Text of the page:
On the evening of October 19, 2012, Austin slipped and fell in the first floor women's bathroom of the Casino. That night, Nancy Steele was employed by the Casino as a housekeeper. Steele's responsibilities that evening were to clean the first floor of the Casino, including the women's bathroom on the first floor. She would spend about ten to fifteen minutes cleaning the bathroom, then spend about fifteen to twenty minutes cleaning other areas of the first floor and outside areas before returning to clean the bathroom again.

         Shortly before 10:30 p.m. on the evening in question, [1] Steele cleaned the bathroom, including wiping the sinks and the surrounding counter, refilling the toilet paper, mopping around the sinks and toilets with a dry or damp mop (without water) and spray cleaner, wiping down the toilets and cleaning the mirrors. Steele saw no spills on the floor at that time and did not mop any areas of the bathroom, such as the area around the wall by the entrance to the bathroom, other than around the sinks and toilets. At 10:30 p.m., she left to clean the rest of the first floor.

         Between 10:30 p.m. and 10:45 p.m., Austin, who was patronizing the Casino that evening, entered the women's bathroom on the first floor. She did not notice any liquid on the bathroom floor, but on her way around the wall by the entrance to the bathroom, she slipped on a puddle of a wet substance on the floor and fell. During her fall, she hit the wall and the floor, injuring herself and getting her clothes wet from the wet substance. Security guard Carol Ford received a call at approximately 10:45 p.m. that a patron had fallen in the women's bathroom so she reported to the scene, investigated, and eventually completed an accident report.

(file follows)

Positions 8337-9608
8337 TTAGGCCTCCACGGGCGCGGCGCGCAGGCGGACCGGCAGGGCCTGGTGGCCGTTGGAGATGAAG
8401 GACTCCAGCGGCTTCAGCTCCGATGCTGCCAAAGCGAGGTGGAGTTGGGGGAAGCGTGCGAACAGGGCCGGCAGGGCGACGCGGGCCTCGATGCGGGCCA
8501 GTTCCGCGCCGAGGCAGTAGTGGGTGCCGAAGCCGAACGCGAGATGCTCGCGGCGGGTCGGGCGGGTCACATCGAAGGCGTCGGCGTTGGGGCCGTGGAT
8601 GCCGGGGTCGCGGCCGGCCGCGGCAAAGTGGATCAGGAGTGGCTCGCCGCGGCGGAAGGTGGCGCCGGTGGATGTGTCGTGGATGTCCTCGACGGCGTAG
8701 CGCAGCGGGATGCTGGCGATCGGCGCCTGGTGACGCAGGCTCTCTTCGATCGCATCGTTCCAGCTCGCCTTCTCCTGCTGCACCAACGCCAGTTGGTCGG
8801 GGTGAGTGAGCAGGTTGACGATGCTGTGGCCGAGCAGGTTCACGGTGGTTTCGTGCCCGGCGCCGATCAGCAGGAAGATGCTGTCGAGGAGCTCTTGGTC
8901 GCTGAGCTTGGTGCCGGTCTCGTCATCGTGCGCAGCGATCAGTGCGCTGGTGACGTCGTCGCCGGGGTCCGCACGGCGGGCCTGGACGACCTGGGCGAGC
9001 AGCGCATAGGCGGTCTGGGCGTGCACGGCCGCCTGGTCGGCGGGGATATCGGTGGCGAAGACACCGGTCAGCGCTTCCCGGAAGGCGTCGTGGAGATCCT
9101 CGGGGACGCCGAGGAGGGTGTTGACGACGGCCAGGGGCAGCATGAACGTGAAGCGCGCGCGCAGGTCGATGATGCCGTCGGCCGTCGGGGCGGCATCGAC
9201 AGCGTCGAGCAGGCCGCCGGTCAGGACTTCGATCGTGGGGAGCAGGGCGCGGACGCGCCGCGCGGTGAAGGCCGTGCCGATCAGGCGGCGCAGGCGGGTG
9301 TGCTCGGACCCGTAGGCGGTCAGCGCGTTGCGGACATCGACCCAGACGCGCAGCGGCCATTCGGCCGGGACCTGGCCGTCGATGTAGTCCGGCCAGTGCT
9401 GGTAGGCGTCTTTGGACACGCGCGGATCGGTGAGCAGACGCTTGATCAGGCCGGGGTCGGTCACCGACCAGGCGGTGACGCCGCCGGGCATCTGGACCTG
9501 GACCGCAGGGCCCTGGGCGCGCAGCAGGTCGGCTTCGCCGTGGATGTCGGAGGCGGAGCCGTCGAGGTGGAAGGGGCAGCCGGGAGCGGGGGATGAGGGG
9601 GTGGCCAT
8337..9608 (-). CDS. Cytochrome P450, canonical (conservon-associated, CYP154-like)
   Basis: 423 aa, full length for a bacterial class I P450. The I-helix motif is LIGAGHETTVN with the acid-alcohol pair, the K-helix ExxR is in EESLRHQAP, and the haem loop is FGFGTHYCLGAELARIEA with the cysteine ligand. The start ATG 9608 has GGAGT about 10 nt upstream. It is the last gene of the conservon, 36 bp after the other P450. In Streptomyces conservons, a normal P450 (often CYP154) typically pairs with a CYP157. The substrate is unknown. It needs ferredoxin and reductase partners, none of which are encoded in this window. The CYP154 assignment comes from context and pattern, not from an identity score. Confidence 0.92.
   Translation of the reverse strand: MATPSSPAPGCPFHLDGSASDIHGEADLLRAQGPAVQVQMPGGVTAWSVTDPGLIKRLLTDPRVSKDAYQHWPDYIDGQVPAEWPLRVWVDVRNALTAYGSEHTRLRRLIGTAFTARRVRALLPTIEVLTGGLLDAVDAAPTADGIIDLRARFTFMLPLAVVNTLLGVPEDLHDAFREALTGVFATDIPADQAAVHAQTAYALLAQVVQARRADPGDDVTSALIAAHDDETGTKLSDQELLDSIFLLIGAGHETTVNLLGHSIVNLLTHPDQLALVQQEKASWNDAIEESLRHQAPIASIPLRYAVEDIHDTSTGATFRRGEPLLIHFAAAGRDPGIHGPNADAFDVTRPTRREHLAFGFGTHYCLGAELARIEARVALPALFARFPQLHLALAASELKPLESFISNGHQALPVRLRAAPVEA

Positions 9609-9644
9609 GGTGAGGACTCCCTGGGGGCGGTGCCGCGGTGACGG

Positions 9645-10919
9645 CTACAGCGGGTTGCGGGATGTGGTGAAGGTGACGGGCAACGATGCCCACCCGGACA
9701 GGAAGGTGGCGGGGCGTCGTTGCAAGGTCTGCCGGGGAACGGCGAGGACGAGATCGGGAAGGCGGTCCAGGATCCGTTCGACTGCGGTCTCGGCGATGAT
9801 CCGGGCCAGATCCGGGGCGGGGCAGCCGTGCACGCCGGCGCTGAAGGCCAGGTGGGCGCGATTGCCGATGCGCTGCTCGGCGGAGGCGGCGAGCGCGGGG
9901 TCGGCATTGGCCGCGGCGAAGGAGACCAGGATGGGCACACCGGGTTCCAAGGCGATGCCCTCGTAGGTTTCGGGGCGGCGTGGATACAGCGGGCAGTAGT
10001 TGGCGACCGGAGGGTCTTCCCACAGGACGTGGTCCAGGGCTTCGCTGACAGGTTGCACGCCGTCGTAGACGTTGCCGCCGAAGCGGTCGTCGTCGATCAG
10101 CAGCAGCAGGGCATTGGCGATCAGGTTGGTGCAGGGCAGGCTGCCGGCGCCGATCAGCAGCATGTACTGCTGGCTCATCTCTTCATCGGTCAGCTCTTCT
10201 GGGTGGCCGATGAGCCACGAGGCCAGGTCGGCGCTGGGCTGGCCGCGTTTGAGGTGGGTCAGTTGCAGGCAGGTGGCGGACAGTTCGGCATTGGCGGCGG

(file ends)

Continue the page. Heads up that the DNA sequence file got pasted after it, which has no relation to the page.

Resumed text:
When Steele was heading back to the bathroom ten to twenty minutes after the 10:30 p.m. cleaning, a man informed her that a woman had fallen in the bathroom. Steele found Austin sitting on Steele's chair in the bathroom, so Steele called security on her radio. Austin told Steele she had slipped on a wet substance on the bathroom floor. The area where Austin indicated she fell was away from the area Steele had dry/damp mopped shortly before 10:30 p.m. Steele then looked and saw what looked like water on the floor in the area where Austin had fallen, so she put out a sign to warn of a wet floor, mopped the substance up, and shut the bathroom down.

         In October 2014, Austin filed this lawsuit against the Casino in the Circuit Court for the Third Judicial Circuit, Madison County, Illinois. She alleges a cause of action for negligence (Count I), vicarious liability (Count II) and negligent hiring and retention (Count III). The Casino then removed the case based on diversity of citizenship between the parties.

         The Casino now moves for summary judgment arguing that Austin cannot establish an essential element of her claim for negligence: that the defendant breached its duty of care because it either caused or had actual or constructive notice of the liquid on the bathroom floor before Austin's fall. In response, Austin argues there is a genuine issues of material fact about whether the Casino or an agent of the Casino placed the wet substance on the floor and whether the Casino constructively knew the wet substance was there.